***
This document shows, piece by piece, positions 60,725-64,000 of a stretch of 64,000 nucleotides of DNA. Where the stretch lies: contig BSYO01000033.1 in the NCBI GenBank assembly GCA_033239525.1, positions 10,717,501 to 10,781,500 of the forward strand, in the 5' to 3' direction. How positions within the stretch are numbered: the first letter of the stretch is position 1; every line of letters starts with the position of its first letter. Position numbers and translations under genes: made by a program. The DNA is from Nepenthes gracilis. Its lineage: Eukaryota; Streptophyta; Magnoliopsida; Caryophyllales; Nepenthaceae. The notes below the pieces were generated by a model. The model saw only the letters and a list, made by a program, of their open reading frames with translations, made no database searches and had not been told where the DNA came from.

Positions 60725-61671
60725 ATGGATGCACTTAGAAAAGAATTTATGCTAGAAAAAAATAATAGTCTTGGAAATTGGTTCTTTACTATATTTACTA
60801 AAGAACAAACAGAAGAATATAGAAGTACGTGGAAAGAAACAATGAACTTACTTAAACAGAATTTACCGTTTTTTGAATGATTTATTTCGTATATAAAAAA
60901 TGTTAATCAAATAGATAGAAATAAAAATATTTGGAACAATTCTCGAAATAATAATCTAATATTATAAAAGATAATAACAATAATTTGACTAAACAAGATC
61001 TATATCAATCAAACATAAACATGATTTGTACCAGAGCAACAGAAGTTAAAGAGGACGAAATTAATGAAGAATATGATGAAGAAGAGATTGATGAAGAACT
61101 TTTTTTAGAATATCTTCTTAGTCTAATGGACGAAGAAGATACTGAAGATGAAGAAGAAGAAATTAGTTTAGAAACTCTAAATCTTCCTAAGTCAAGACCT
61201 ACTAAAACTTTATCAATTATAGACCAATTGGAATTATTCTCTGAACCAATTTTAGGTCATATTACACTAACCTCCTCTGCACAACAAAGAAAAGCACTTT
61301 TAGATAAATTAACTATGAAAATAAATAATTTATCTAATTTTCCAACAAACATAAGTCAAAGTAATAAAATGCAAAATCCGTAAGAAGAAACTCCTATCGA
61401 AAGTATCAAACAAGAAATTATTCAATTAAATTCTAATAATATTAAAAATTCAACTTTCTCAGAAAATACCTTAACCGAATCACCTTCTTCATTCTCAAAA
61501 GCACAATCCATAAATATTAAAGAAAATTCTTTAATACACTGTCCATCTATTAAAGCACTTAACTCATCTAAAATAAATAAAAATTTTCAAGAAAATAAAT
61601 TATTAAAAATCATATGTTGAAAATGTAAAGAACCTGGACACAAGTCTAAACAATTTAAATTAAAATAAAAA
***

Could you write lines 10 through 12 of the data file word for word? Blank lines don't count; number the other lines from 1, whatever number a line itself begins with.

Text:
61401 AAGTATCAAACAAGAAATTATTCAATTAAATTCTAATAATATTAAAAATTCAACTTTCTCAGAAAATACCTTAACCGAATCACCTTCTTCATTCTCAAAA
61501 GCACAATCCATAAATATTAAAGAAAATTCTTTAATACACTGTCCATCTATTAAAGCACTTAACTCATCTAAAATAAATAAAAATTTTCAAGAAAATAAAT
61601 TATTAAAAATCATATGTTGAAAATGTAAAGAACCTGGACACAAGTCTAAACAATTTAAATTAAAATAAAAA